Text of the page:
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Lebanon: Extent of torture in Israeli-backed prison revealed in declassified documents

Shin Bet released documents about the notorious Khiam facility ahead of legal proceedings set to take place in early April
Pictures of former inmates at the site of the Israeli-run Khiam prison, on the Lebanon-Israeli border, 15 September 2019 (AFP)

Newly declassified documents released by Israel's security agency Shin Bet show the extent of the torture that prisoners endured during their time in the notorious Khiam detention centre in southern Lebanon.

Shin Bet allowed the publication of the documents ahead of the first legal proceedings, which are scheduled to take place in early April.

'The documents ... are just a tiny glimpse into the hell that was going on there. We will continue to fight until all the documents are opened ... and those responsible for the atrocities are brought to justice'

- Eitay Mack, lawyer

A number of human rights activists had submitted a petition to the High Court of Justice via Israeli human rights lawyer Eitay Mack to order Shin Bet to declassify the documents. The materials, the activists say, record “torture and cruel and inhumane punishments” in the prison.

However, a substantial portion of the documents remained censored, meaning that large sections could not be read. 

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One of the censored reports from 1987, called the "Khiam facility - a situation assessment," showed Shin Bet claiming that the prison “played a significant part in prevention activity”.

It also claimed that Khiam had been run by interrogators from the South Lebanon Army (SLA), an Israeli-backed breakaway group of soldiers formed during the Lebanese civil war, which ran from 1975 to 1990. These "SLA personnel [were] trained by the Israel Defence Forces (IDF) and the Shin Bet," the report said.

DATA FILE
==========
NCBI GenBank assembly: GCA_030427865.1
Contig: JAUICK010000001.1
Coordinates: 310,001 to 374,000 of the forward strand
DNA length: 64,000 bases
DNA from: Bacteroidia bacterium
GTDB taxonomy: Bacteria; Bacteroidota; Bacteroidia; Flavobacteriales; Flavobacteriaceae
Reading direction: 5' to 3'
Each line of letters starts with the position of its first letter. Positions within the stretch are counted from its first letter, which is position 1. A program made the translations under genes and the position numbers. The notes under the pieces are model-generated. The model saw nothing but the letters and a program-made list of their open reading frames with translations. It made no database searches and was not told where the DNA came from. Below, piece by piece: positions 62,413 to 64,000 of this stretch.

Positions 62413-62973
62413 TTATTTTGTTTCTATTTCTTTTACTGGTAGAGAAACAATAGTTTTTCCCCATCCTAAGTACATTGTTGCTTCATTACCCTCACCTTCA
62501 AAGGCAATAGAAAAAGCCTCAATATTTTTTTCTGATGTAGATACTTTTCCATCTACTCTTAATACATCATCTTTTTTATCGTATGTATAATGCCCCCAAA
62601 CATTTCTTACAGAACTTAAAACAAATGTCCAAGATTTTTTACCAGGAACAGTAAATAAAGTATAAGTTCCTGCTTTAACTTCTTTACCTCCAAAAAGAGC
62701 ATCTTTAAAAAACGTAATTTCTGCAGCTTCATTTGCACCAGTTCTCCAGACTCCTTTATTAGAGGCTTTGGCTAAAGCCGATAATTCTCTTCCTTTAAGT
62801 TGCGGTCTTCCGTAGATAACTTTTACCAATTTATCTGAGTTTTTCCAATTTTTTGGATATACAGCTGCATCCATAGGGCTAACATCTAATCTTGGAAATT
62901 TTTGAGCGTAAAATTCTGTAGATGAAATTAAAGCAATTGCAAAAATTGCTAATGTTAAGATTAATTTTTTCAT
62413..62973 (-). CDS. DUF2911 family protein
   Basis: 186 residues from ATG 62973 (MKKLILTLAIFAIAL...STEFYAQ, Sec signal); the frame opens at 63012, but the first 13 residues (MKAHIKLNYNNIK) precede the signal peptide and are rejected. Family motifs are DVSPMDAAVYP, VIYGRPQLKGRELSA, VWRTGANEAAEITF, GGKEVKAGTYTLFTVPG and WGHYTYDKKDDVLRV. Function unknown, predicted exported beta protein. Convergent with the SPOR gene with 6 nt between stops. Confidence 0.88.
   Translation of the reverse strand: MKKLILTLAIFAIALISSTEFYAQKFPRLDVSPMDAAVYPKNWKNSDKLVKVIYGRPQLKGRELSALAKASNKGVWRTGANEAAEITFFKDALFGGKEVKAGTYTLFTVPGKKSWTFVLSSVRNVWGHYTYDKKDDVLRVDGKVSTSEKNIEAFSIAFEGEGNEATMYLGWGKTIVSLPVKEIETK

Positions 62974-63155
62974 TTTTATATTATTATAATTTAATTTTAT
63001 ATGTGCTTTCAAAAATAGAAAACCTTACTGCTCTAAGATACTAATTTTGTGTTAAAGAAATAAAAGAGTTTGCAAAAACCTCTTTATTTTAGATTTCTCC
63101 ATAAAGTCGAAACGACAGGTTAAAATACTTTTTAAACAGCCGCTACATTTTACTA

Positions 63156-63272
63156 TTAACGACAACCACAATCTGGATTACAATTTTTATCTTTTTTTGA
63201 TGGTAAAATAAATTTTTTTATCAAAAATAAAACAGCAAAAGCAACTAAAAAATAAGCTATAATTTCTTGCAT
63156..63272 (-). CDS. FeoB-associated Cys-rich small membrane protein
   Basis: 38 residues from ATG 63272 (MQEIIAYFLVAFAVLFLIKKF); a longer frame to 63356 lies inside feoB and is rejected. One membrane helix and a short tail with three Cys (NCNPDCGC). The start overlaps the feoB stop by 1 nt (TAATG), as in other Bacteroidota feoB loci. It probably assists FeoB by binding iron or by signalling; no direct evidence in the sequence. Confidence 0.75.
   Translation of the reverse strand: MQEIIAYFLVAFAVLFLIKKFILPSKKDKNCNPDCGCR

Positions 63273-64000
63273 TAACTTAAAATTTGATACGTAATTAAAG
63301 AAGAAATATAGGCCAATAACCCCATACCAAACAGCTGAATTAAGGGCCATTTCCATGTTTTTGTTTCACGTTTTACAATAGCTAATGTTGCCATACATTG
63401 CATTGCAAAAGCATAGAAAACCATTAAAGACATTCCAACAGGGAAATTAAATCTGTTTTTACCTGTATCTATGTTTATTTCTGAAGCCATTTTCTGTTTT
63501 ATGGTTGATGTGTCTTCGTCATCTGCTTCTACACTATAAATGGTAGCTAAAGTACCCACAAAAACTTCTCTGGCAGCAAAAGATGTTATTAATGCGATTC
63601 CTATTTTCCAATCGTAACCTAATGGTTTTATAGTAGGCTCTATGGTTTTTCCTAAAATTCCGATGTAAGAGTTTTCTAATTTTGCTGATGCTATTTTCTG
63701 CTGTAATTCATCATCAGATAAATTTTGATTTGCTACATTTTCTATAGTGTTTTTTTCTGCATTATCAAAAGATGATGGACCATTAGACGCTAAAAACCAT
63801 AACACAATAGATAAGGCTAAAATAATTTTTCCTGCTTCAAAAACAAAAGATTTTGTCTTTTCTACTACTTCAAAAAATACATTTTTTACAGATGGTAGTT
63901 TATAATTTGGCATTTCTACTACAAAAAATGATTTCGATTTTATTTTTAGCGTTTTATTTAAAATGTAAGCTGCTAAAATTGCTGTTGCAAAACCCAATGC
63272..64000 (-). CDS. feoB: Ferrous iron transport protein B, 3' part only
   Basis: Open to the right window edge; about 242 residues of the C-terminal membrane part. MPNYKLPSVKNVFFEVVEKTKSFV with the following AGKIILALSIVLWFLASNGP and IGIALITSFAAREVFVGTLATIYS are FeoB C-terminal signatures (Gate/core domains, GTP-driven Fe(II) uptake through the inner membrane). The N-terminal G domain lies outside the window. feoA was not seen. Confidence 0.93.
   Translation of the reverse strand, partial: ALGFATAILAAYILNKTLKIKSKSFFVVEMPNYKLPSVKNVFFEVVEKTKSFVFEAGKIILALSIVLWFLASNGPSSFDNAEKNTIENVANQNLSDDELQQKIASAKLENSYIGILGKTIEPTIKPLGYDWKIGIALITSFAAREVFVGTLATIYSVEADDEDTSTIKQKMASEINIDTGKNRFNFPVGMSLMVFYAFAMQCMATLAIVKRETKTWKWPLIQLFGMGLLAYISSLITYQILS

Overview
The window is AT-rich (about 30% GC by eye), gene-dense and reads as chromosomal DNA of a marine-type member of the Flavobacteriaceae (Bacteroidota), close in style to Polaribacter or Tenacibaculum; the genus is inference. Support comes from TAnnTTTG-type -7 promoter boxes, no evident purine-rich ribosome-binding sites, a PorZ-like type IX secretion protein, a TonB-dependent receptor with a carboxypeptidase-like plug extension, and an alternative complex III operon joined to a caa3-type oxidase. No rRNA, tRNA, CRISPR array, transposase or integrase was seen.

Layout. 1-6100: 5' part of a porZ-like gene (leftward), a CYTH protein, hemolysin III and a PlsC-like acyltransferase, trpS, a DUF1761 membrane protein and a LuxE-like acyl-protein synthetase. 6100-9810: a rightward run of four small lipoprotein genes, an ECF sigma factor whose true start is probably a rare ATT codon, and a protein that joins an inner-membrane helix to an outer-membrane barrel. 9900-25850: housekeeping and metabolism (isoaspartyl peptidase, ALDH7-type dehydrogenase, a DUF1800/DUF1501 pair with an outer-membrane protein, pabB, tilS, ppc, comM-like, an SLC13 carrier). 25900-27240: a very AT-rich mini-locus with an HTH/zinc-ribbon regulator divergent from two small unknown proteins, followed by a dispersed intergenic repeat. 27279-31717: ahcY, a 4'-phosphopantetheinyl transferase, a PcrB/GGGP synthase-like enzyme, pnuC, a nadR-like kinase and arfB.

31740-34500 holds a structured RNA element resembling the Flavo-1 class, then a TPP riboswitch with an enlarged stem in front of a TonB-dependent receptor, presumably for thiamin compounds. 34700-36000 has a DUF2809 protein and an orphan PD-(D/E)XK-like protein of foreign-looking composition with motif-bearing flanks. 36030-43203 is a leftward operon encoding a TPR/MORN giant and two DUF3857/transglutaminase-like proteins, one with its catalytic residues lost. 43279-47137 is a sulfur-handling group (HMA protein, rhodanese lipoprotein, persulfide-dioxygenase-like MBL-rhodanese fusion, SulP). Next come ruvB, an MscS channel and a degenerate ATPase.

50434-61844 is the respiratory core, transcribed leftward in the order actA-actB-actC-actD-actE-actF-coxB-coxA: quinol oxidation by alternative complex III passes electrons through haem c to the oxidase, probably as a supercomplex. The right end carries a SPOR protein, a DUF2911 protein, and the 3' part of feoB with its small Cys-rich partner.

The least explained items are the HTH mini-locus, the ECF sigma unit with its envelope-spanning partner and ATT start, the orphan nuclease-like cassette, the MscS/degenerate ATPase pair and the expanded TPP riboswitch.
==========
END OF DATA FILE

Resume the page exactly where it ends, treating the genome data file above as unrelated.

Khiam was converted from an army camp into a prison in 1985 in southern Lebanon, a few kilometres from the Israeli border. It remained in use as a prison and a place where torture was carried out until Israel’s withdrawal from Lebanon in May 2000, and the subsequent collapse of the SLA.

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Israeli air strikes destroyed what remained of the Khiam camp during the war between Hezbollah and Israel in July 2006, allegedly to hide the evidence of torture and mistreatment carried out there.

Mack, the human rights lawyer who worked to get the Khiam prison documents declassified, told Middle East Eye: “The IDF and the GSS [Shin Bet], together with the SLA, managed in Khiam a detention and torture facility like those in the military dictatorships in Latin America.”

He added: “The documents that the GSS revealed are just a tiny glimpse into the hell that was going on there. We will continue to fight until all the documents are opened to the public and those responsible for the atrocities are brought to justice.”

Ample evidence

According to the documents, between 250 and 300 detainees were held in the prison at any given time. They belonged to various organisations and political parties, including Amal, Hezbollah, the Communist Party, Fatah and the Popular Front for the Liberation of Palestine.

Israel has always claimed that it had nothing to do with the infamous prison and that the facility was administered and under the authority of the SLA. 

However, it also admitted to having held meetings with the prison's interrogators to cooperate and assist SLA personnel with training. 

Human Rights Watch and other rights groups say there is ample evidence that indicates direct Israeli involvement in the prison, including frequent visits and being involved in interrogations. 

Former prisoners say they were hit with electronic rods, hung by their wrists, and put in small cells that resembled "dog kennels" as punishment.

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In the recently declassified 1987 document, under a heading titled Miscellaneous, it is stated: “No confessions are taken from those interrogated at this facility, they are not prosecuted, there is no detention order against them and the period of their detention depends on the severity of their deeds, without any determination of the length of their prison stay.”

If prisoners were detained without charge and for an indefinite period, then this would put the facility in contravention of international law.

Another document, handwritten and without any information about the author or their position, described a detainee who had been interrogated and tortured on suspicion of being “connected to Hezbollah” and who “received electricity in her fingers".

Shin Bet is well known for the brutal methods it uses against detainees, particularly against Palestinian prisoners. 

The UN Committee Against Torture has condemned the methods it uses during interrogations. 

In 2019, Amnesty International condemned Shin Bet for the "legally sanctioned torture" of Samir Arbeed, a Palestinian man admitted to hospital with broken ribs and kidney failure following his arrest and interrogation by Israeli forces.

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